How To Become a Fertility Nurse in 4 Steps: Salary And FAQs

By Ingrid Monteiro

Updated October 21, 2022 | Published April 20, 2021

Updated October 21, 2022

Published April 20, 2021

Ingrid Monteiro is a health care writer with a passion for advising on careers related to the health care industry. In her 15 years of experience in academia and in the health care industry, she has worked with some of the best researchers in top universities in the world and in Fortune 500 pharmaceutical companies.

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Fertility nurses help many patients, including assisting with procedures to diagnose and treat issues related to fertility, conception, and reproduction. Working as a fertility nurse at a hospital or clinic can be a rewarding experience for many people in nursing. If you're interested in becoming a fertility nurse, learning how to improve your qualifications and meet the requirements for these positions can help you find more job opportunities.

In this article, we define the role of a fertility nurse, describe what they do, detail their salary and job outlook, explain how to become one and answer some common questions about this career.

What is a fertility nurse?

A fertility nurse is a registered nurse who specifically works with patients facing challenges with fertility, such as couples struggling with conception or women experiencing infertility. Reproductive nurses or in-vitro fertilization (IVF) nurses are other terms for fertility nurses.

They generally receive the same basic education and training as any other type of nurse because there isn't any specific type of basic education for them. A fertility nurse might possess an associate degree in nursing (ADN) or a Bachelor of Science in nursing (BSN), and they become a registered nurse to work in the field.

Related: How To Become a Registered Nurse: A Complete Guide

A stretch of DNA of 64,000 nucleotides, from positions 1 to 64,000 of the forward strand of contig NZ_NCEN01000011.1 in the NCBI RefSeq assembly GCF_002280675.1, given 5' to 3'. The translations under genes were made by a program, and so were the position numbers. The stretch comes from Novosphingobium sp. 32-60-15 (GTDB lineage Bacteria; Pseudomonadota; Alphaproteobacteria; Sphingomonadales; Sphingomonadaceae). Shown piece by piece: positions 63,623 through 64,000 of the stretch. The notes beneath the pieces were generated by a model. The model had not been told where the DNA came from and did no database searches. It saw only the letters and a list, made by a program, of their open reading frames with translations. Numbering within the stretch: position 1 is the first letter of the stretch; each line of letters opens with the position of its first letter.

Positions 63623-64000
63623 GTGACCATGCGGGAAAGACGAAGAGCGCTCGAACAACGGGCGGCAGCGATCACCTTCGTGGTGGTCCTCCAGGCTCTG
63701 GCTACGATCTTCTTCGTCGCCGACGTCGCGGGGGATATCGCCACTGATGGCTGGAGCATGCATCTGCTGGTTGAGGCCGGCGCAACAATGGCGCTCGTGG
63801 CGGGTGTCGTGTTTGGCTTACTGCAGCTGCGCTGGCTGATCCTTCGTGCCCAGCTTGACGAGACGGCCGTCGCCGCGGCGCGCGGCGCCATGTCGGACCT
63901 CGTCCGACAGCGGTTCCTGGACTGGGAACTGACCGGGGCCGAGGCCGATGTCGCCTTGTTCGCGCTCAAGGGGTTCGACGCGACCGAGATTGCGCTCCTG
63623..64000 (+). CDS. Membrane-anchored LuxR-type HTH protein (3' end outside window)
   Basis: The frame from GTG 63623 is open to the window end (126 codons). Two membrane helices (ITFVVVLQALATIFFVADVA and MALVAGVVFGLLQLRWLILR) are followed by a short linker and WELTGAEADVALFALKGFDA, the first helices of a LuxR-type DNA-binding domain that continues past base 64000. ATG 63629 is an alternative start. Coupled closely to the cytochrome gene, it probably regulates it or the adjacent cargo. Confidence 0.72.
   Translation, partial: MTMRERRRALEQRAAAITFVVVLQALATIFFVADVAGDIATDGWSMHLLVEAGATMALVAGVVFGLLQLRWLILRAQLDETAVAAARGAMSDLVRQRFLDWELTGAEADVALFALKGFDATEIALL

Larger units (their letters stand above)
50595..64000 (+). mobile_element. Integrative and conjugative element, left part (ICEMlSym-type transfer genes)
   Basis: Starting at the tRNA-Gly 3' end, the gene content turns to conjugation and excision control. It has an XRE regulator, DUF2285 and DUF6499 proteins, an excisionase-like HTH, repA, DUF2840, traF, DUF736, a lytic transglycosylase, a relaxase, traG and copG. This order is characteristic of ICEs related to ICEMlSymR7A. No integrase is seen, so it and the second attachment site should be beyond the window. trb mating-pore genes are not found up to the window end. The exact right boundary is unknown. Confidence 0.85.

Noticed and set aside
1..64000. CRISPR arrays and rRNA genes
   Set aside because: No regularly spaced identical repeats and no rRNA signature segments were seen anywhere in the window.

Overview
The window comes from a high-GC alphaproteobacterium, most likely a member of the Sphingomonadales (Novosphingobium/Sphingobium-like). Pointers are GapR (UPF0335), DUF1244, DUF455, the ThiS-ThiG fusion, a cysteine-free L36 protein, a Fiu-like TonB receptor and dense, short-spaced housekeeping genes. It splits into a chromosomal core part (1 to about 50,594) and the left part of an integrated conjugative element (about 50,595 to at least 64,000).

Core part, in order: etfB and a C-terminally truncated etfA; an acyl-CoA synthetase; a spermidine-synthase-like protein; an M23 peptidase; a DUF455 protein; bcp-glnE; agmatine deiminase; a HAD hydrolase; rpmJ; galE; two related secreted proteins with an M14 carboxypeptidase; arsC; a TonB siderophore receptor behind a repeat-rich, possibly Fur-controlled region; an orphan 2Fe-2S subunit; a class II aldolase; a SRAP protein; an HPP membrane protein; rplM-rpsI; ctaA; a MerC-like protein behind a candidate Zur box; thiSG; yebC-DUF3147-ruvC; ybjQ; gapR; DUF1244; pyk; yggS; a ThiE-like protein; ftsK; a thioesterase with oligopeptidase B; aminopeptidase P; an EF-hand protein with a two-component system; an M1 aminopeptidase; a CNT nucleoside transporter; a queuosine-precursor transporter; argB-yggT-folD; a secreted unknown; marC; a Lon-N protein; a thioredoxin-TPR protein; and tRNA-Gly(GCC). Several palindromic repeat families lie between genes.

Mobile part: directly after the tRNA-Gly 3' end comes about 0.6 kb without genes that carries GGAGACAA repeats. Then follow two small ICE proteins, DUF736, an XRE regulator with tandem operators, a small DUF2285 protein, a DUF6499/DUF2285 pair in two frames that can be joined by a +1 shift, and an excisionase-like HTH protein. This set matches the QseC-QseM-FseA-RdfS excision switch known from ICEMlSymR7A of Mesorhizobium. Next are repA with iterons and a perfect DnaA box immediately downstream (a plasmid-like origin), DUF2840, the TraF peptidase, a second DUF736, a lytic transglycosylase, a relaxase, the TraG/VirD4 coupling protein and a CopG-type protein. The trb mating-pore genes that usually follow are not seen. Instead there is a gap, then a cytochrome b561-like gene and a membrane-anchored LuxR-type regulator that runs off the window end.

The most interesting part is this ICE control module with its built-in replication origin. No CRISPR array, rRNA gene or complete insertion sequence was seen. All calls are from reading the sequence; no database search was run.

What does a fertility nurse do?

A fertility nurse helps patients who have fertility issues by educating them on their options, which might include fertility treatments or working with an egg or sperm donor. Fertility nurses usually work within a hospital or clinic, but they also may work at a fertility center, research lab, egg or sperm donor center or obstetrics and gynecology offices. A fertility nurse also might help women experiencing menopause by discussing symptoms and treatment options. Fertility nurses usually work to support a doctor or several medical specialists.

A fertility nurse might draw blood from patients for analysis, assist with an ultrasound, help with procedures a doctor performs, perform IVF procedures and contact patients about recent test results. Fertility nurses strive to remain knowledgeable on the latest advances in technology and medicine as they relate to fertility, which helps them counsel their patients about their options. Fertility often is an emotional issue for patients, so fertility nurses typically are understanding, empathetic and kind when interacting with patients.

Related: 15 Types of Jobs in Fertility (With Salaries and Duties)

Salary and job outlook for fertility nurses

Although Indeed doesn't track specific data for fertility nurses, the national average salary for a registered nurse is $89,724 per year. Registered nurses may also be eligible for overtime pay, which can increase their earnings. Experience and location can also be a factor in the amount you can earn as a fertility nurse, along with any specializations or certifications you have.

The United States Bureau of Labor Statistics (BLS) groups fertility nurses with registered nurses for its job data. According to the agency, registered nurses will experience a 6% increase in job opportunities from 2021 to 2031. This figure is slightly higher than the average for all occupations in that period.

For the most up-to-date salary information from Indeed, click on the link provided.

Related: How Much Do Registered Nurses Make?

How to become a fertility nurse

Here are the steps you can follow to become a fertility nurse:

1. Earn a degree

Like any other type of nurse, fertility nurses also typically earn a degree in nursing. Your options include receiving either an ADN, which takes two years to complete, or a BSN, which can take about four years.